A series of mishaps--such as the well-known choking-on-a-chicken-bone incident--seemed to follow her on the campaign trail. She fell on the ice and broke her finger. She twisted her ankle on the way to a campaign dinner. She was treated for an injury when a sliver of metal became lodged under her eyelid while eating pizza in Richmond.

Yet she soldiered on. "We're all just little grains of sand," she said when asked why she thought Warner should serve in the Senate. "But if all of us tiny pieces of sand can come together, we can make a stone; that stone can become a boulder and that boulder can become a huge body . . ."

"The senator wishes her the best in the world," Irene Ford, Warner's press aide, said yesterday.

Taylor and Luna, who plan to wed at the year's end, have been denying marriage rumors for the past six months.

No date has been set for the wedding, according to Taylor's longtime friend and publicist Chen Sam.

Taylor's first four husbands were hotel heir Conrad (Nicky) Hilton, actor Michael Wilding, the late producer Michael Todd and singer Eddie Fisher.

First married in 1950 at 18 to Hilton, Taylor ran home to her mother not six months after the wedding because of a "big fight." She divorced Hilton in 1952 and married Wilding the same year. They were divorced in 1957. That year she married Todd, who left her a widow one year later. In 1959, she wed Eddie Fisher, who divorced Debbie Reynolds for Taylor, and then dumped him in a soap opera-type drama for Burton in 1964.

The Burton union was rather long for Taylor. Ten years.

When they were married she said, "I'm so happy you can't believe it . . . I love him enough to stand by him, no matter what he might do, and I would wait."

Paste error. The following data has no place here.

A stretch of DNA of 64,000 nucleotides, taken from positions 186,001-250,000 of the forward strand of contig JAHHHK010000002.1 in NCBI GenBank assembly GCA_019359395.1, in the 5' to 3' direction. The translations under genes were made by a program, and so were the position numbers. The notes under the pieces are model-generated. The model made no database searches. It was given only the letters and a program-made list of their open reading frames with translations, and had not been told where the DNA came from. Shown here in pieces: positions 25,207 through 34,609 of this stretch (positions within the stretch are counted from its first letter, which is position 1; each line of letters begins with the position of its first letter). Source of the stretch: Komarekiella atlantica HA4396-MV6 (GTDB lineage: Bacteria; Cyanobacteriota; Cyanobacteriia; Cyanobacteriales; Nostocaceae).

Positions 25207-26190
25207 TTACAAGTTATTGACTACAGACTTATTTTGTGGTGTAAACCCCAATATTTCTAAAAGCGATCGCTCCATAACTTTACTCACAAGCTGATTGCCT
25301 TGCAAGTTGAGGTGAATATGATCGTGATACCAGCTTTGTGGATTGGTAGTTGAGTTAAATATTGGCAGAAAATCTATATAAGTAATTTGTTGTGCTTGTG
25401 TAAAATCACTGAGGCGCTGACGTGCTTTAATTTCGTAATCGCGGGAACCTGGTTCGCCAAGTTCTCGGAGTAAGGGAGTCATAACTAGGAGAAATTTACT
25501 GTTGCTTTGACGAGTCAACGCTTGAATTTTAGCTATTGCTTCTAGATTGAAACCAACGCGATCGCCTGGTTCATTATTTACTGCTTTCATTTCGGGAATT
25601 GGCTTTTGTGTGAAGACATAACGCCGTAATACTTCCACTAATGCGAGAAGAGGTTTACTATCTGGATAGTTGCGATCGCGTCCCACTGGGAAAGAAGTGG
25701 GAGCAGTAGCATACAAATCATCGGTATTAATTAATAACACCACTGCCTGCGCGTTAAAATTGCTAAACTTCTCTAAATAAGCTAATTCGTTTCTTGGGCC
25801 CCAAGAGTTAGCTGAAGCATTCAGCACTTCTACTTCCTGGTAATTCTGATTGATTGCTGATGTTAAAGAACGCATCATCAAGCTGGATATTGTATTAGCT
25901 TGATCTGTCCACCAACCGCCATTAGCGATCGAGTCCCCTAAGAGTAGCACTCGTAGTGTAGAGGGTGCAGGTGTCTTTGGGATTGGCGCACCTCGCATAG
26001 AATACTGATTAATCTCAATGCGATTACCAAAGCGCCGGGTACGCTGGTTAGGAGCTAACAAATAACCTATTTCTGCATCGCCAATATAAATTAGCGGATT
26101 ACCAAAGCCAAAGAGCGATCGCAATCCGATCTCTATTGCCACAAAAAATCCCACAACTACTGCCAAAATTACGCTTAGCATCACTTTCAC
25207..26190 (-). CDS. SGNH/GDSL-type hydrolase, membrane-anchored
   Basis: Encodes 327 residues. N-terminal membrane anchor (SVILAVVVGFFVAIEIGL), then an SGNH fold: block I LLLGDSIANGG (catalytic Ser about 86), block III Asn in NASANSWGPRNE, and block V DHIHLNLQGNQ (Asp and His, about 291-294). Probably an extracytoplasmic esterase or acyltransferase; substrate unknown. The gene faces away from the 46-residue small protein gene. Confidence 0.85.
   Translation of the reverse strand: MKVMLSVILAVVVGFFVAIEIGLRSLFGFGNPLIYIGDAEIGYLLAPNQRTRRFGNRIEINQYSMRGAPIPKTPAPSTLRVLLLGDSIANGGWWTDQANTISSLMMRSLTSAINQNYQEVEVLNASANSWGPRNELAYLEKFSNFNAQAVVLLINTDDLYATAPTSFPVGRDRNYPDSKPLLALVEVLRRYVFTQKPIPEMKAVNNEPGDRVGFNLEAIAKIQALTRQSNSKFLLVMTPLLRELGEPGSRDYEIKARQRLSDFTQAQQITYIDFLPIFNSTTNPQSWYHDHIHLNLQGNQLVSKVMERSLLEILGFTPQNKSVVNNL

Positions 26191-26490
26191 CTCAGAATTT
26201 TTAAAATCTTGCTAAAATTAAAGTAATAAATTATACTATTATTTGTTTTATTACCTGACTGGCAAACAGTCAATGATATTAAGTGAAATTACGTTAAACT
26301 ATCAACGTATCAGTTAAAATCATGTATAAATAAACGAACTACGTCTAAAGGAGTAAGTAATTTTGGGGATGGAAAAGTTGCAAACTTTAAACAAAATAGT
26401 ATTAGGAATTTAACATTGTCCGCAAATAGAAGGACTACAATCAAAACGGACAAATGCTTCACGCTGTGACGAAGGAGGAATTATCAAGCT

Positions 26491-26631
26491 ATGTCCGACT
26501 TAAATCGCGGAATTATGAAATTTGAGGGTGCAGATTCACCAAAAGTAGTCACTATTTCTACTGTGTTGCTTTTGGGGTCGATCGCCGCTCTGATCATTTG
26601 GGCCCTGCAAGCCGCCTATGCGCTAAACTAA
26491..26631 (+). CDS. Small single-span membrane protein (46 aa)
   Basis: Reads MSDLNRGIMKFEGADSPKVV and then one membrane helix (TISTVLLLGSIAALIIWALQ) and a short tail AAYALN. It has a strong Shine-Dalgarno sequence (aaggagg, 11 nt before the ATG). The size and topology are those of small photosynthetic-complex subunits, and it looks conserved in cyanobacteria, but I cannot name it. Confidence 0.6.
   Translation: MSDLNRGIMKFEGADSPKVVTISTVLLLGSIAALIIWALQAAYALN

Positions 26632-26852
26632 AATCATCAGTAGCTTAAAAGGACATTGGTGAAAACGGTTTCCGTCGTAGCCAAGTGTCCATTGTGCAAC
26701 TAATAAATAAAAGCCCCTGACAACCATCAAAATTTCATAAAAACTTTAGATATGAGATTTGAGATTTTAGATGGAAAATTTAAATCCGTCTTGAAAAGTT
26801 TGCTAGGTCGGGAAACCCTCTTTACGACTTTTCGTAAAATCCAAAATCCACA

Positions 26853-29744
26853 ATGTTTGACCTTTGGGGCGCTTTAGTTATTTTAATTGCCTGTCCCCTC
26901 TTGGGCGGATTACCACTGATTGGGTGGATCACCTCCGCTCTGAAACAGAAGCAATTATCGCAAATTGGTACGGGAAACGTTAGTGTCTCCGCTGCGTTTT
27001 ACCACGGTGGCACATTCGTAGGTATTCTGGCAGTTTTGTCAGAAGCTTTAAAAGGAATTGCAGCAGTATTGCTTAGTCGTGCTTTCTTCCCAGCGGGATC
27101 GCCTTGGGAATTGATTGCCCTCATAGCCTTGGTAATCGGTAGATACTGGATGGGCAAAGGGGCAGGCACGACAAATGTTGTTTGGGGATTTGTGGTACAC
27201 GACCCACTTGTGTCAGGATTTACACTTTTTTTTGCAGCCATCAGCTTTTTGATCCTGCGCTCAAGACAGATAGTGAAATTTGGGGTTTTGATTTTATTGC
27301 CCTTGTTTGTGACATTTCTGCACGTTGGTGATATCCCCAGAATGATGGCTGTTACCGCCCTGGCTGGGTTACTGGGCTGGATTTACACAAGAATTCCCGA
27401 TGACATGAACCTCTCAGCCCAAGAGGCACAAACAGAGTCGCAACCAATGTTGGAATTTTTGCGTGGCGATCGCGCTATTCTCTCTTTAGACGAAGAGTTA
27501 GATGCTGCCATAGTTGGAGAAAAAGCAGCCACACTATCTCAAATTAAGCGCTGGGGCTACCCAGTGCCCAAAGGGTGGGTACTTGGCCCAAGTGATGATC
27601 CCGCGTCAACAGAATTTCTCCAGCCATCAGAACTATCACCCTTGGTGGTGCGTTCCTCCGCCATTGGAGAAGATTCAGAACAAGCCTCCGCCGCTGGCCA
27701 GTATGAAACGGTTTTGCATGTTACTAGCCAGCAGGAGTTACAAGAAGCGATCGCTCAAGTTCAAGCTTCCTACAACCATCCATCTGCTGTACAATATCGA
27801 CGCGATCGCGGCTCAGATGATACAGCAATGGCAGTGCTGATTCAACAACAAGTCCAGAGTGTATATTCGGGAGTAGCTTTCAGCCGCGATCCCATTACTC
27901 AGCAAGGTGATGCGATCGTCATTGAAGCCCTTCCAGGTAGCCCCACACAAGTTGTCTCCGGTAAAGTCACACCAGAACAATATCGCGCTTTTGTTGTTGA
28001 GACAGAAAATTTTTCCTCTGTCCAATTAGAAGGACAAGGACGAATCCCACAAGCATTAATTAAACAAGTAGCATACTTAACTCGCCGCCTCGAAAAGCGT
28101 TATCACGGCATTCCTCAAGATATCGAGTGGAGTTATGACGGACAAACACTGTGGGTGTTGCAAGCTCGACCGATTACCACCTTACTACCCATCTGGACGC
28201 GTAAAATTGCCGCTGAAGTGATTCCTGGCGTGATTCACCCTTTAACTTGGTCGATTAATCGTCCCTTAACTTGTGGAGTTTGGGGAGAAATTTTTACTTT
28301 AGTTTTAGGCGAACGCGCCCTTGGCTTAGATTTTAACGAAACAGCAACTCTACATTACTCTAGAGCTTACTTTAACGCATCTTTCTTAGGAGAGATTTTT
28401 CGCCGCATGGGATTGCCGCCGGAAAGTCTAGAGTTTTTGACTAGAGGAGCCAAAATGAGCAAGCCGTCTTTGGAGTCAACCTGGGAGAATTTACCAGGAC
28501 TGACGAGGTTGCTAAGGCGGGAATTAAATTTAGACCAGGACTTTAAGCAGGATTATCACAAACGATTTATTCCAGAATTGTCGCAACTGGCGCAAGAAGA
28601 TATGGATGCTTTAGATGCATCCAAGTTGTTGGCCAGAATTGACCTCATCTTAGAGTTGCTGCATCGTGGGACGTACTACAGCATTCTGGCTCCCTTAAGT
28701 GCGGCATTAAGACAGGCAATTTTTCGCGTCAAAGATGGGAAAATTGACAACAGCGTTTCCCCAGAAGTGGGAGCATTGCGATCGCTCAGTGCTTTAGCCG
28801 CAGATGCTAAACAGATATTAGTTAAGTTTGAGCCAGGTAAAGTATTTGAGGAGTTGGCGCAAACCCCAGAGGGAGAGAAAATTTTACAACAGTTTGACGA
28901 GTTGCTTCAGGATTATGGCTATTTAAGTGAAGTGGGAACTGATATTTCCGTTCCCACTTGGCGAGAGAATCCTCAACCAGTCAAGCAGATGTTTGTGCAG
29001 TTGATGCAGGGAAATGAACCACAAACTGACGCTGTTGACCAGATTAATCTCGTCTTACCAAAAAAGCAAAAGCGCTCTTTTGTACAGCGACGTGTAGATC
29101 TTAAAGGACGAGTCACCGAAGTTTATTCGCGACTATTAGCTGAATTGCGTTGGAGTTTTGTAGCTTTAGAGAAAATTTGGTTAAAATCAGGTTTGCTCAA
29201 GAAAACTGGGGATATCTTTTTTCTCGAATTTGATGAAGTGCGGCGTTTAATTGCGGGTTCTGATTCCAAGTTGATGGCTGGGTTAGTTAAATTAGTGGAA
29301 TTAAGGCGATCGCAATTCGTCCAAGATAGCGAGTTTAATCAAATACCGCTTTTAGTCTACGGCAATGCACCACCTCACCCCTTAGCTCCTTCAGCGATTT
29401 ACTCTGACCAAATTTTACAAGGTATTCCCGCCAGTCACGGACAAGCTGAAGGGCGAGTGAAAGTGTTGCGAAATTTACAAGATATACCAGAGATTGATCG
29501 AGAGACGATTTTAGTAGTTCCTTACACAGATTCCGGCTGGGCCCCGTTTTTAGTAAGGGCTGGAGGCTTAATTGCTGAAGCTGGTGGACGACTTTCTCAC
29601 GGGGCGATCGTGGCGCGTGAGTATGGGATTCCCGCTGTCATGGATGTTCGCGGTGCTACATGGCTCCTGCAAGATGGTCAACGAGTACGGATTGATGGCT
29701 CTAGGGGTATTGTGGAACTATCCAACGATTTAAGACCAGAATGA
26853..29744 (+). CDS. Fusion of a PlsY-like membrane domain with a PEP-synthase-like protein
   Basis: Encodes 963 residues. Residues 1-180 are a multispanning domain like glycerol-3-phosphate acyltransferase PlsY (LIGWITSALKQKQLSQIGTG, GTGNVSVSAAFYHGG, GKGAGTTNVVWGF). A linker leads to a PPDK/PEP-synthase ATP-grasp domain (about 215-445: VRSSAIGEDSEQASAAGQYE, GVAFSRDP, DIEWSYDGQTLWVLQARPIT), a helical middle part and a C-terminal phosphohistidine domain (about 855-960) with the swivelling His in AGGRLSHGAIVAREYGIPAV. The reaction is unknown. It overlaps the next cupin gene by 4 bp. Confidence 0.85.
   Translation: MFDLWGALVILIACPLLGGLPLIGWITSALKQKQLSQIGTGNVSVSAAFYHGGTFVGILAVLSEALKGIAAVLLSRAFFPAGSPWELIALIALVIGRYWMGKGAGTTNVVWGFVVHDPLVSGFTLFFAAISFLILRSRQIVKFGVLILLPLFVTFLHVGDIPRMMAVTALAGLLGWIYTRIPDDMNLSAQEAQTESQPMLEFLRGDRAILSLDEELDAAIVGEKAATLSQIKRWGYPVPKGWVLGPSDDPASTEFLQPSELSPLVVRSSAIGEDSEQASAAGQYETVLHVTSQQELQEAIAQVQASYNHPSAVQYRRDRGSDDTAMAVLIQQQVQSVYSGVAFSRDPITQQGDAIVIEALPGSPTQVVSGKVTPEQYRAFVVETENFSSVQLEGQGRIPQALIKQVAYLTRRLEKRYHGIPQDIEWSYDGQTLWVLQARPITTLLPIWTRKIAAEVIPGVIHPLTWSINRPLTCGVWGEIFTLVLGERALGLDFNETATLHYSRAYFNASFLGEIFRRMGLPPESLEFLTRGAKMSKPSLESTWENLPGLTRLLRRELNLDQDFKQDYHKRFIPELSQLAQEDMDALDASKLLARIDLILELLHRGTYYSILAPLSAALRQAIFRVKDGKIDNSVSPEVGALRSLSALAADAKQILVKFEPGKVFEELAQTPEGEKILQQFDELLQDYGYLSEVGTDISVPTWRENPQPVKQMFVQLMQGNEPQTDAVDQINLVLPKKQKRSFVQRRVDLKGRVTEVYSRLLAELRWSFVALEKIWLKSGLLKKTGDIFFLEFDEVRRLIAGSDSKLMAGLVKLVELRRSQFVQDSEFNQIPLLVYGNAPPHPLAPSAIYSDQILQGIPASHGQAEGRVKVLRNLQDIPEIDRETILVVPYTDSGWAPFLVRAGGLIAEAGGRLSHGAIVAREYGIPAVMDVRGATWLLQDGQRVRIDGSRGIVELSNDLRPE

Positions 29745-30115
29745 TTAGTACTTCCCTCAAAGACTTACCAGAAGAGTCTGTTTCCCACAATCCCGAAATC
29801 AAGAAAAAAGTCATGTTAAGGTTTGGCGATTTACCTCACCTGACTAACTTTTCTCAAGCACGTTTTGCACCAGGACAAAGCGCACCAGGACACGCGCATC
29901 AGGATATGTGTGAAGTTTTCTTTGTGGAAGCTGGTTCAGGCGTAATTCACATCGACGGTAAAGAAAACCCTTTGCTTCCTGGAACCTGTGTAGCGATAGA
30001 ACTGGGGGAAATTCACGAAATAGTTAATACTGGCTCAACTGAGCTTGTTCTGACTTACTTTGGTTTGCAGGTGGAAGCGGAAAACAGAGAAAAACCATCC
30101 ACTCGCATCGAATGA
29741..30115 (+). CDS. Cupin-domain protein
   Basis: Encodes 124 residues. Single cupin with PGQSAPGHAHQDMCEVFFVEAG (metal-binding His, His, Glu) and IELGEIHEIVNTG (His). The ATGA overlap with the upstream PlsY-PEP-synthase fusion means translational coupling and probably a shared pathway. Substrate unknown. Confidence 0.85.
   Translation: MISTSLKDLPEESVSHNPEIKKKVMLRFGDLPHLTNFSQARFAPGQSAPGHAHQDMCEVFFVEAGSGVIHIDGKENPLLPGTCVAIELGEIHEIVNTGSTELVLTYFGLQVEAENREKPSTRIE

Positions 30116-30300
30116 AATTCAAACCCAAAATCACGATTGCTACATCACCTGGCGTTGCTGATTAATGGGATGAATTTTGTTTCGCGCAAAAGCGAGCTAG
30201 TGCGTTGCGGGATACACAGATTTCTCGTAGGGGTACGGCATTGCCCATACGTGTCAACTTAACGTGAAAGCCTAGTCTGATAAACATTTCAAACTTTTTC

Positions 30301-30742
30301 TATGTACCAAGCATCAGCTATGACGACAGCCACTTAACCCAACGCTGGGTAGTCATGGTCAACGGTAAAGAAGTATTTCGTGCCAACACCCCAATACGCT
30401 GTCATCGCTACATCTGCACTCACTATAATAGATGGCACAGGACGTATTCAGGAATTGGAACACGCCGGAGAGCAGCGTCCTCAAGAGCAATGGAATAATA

She divorced him in 1974, but then, once again, decided marriage wasn't that bad after all. She remarried him in 1975.

She said, "There will be bloody no more marriages or divorces. We are stuck like chicken feathers to tar--for lovely always."

They were divorced again in 1976.

Early last year, when both Burton and Taylor were separated from their respective spouses, they met in London for the first time since their second divorce. Followed everywhere by reporters, they danced cheek to cheek at Taylor's 50th birthday party, she with bare feet. They walked hand in hand to a nightclub. When Burton, leaving Taylor's apartment at dawn, was asked by reporters if they would be seeing each other again, he replied, "That's a repulsive and obscene question."

Luna, 56, a corporate lawyer from Guadalajara, is divorced and has four children. He said last November that he found Taylor "very intelligent, extremely humane and a woman of great sensitivity."

Initially, Luna denied any romantic involvement with Taylor. "Unfortunately," he said in an interview last year, "because of Elizabeth Taylor's fame and beauty, they immediately want to link us emotionally. We have a sincere friendship. It is premature to talk now of marriage; for that, only time will tell."

In January, Luna and Taylor traveled to the Mideast on a peace mission--which included a car accident in which both were injured. Taylor also ended up in the hospital with respiratory problems.

In February, for Taylor's 51st birthday, Luna gave her two gold coins on a chain.

Sam said the couple met a year ago in Los Angeles at a memorial service for a mutual friend. She also said Taylor was "very happy."